Starting in 2007, according to IDC, the amount of data captured and replicated worldwide outgrew our total available storage capacity. Total data captured that year equaled 281 exabytes and storage capacity equaled 264 exabytes. These numbers - and that gap - have been growing exponentially ever since.
And that's just one of the many facts that kind of blows your mind about this "big data" world. The challenges facing analysts are summarized by the words, "More, more, more. bigger, bigger, bigger," says Oliver Schabenberger, lead architect of SAS High Performance Analytics.
Oliver presented the opening keynote about high performance analytics (HPA) at the Analytics 2011 conference in Orlando this morning with Radhika Kulkarni, Vice President of Advanced Analytics R&D at SAS. For background, read Radhika's previous post on this blog, The journey to high-performance analytics.
Radhika begins the presentation by sympathizing with the challenges analysts face today: The world is more connected. Data has exploded. Problem complexity has increased. The demand grew for real-time anything. Performance expectations are growing. Additionally, there are more data sources, more unstructured data, more attributes and more columns.
The good news is that hardware has grown by leaps and bounds, and SAS is developing analytical methods that take advantage of multi-core hardware environments.
For example, Oliver mentions Catalina Marketing, the company that provides targeted coupons for you at the grocery store checkout lane. How do they do that? They use SAS high performance analytics on 2.5 petabytes of consumer data to provide the right coupon for every customer at thousands of different grocery stores.
"You should not be doing less sophisticated analysis just because you have more data," says Oliver. "If the size of the data is choking your analytics, the problem is not that you have too much data. It's that you don't have the right analytics environment."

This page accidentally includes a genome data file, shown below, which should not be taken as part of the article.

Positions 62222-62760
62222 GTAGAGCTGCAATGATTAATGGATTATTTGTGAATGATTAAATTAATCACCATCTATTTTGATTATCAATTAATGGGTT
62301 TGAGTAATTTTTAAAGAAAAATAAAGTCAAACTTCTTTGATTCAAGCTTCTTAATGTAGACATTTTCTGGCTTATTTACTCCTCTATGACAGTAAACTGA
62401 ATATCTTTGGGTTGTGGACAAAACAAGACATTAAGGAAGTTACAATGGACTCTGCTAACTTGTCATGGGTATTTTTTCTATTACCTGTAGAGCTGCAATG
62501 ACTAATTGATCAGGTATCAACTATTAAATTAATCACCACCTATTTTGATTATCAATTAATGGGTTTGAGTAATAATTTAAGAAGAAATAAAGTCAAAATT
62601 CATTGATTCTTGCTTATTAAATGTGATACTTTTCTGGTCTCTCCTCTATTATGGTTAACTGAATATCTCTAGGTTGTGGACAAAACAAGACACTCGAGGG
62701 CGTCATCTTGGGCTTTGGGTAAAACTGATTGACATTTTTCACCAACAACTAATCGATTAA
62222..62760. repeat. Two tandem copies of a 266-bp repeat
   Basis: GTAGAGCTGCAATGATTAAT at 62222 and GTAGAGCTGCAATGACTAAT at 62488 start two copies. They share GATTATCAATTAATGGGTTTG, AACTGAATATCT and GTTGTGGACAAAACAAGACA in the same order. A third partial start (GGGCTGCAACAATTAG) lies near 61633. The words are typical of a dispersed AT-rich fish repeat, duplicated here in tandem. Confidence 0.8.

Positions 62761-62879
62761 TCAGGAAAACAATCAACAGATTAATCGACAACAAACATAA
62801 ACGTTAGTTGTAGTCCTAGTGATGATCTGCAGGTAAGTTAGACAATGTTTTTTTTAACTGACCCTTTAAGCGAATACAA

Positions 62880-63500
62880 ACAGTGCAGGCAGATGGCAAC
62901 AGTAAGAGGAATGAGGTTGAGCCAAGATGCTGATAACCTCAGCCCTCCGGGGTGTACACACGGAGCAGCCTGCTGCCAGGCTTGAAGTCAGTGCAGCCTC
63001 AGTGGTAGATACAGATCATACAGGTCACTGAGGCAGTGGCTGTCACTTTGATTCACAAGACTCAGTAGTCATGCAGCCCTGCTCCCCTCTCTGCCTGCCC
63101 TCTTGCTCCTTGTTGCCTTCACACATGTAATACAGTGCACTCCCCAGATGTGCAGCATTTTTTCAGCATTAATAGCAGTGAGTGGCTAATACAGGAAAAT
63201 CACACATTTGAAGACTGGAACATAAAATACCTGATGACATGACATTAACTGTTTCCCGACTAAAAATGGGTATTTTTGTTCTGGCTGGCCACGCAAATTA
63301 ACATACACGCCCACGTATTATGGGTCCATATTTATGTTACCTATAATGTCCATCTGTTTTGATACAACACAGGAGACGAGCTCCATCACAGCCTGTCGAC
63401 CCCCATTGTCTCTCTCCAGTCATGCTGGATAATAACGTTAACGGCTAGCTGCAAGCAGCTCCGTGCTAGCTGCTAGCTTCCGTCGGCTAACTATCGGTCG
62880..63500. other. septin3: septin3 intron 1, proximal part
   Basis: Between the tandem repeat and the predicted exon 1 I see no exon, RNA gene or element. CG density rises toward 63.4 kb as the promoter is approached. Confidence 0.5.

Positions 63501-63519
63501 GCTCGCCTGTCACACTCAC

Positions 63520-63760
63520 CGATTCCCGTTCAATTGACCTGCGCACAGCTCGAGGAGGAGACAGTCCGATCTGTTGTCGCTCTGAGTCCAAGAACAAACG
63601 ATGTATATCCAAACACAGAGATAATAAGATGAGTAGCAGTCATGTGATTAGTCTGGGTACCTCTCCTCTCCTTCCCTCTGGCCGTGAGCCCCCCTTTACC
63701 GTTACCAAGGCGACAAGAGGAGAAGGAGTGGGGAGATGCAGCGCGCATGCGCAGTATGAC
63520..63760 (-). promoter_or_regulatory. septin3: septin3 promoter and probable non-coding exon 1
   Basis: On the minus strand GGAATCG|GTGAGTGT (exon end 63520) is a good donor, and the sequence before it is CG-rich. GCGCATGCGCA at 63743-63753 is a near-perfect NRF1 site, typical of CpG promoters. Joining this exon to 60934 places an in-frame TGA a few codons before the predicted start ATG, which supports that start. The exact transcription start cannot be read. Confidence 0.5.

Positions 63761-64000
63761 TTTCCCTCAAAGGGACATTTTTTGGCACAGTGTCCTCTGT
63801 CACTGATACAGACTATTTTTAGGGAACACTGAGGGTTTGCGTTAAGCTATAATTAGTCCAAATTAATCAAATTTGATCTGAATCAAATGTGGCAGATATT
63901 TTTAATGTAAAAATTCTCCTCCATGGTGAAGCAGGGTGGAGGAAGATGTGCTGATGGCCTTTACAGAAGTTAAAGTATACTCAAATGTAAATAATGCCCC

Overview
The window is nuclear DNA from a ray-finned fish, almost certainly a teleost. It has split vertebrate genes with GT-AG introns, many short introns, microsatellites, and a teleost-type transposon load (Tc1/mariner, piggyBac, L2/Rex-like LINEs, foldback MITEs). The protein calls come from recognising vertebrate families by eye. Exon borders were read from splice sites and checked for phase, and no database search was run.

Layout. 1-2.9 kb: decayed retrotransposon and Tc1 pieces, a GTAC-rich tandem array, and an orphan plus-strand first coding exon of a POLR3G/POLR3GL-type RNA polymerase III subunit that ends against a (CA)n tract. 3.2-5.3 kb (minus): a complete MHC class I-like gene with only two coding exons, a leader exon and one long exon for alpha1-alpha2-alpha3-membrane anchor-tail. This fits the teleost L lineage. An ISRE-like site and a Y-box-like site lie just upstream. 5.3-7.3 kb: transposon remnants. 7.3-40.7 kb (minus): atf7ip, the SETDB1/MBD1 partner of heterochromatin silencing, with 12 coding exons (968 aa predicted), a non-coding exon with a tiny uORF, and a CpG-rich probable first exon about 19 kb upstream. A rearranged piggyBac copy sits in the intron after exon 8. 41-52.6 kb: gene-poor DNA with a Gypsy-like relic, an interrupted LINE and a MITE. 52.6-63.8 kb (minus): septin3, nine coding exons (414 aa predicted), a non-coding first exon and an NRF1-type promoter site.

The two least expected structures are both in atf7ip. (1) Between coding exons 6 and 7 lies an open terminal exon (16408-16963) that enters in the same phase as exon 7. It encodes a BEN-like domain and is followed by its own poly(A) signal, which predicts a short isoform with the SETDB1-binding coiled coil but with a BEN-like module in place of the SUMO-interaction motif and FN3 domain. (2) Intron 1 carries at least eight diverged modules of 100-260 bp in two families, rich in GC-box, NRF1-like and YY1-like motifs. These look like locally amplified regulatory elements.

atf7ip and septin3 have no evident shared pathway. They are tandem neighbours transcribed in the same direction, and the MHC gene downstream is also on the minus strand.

So what does the right environment look like? And where do performance gains come from? Concurrent execution of analytic processes that take advantage of dual core and memory resources.
The No. 1 performance killer, according to Oliver is the lack of ability to move data around. So, the No. 1 strategy for SAS in high-performance analytics is now co-location: essentially, bringing your data and analytics together.
How you approach that problem technically? In the past, customers have used - and can still use - grid computing and in-database analytics as high-performance analytics models. The latest, fastest option is called high-performance analytics, which Oliver describes as, "side-by-side analytics," meaning the analytical procedures run alongside the database processes.
"SAS in-database analytics sends jobs through the database to execute inside the database process. In the new model, we're running side-by-side with the database process," explains Oliver. "They like each other and they talk to each other but now SAS processes are not limited to the abilities of the database computing environment."
SAS has partnered with Teradata and Greenplum to build high performance computing appliance. Using this hardware and the new SAS HPA algorithms, you operate SAS from your desktop or laptop, but all the work is done on the backend appliance, where a computational component breaks down complex algorithms and models into a series of calculations that execute in parallel.
"It's the ability to communicate our processes among the nodes that is the game changer," says Oliver. Our view of this is that you cannot just do compute without solving the data problem. We want to solve big data and big analytics jointly. The math processes run as peers of the database on the same hardware. We don't move data. We pass it."
What's the big idea of HPA? According to Oliver, "We're solving business problems that have performance issues in such a way that we only make them faster but also make transformational change, from hours to seconds and from minutes to seconds."
It's not only about running problems faster, but about running problems that were not solvable before, says Radhika. "The beauty of this paradigm is that it has opened up a wide array of possibilities and allowed us to take our existing algorithms and move them to this new architecture."
The key message, she says, is that, "We are going all in. We've been taking quite a lot of procedures and moving them into this architecture. All branches of math within SAS are refactoring their code for high performance analytics, and we're talking to customers to learn which techniques are of most importance to run on high-performance analytics."
What is your next step as a customer? "Bring us your challenging situations. Bring us the problems you thought were not solvable. That's what we revel in."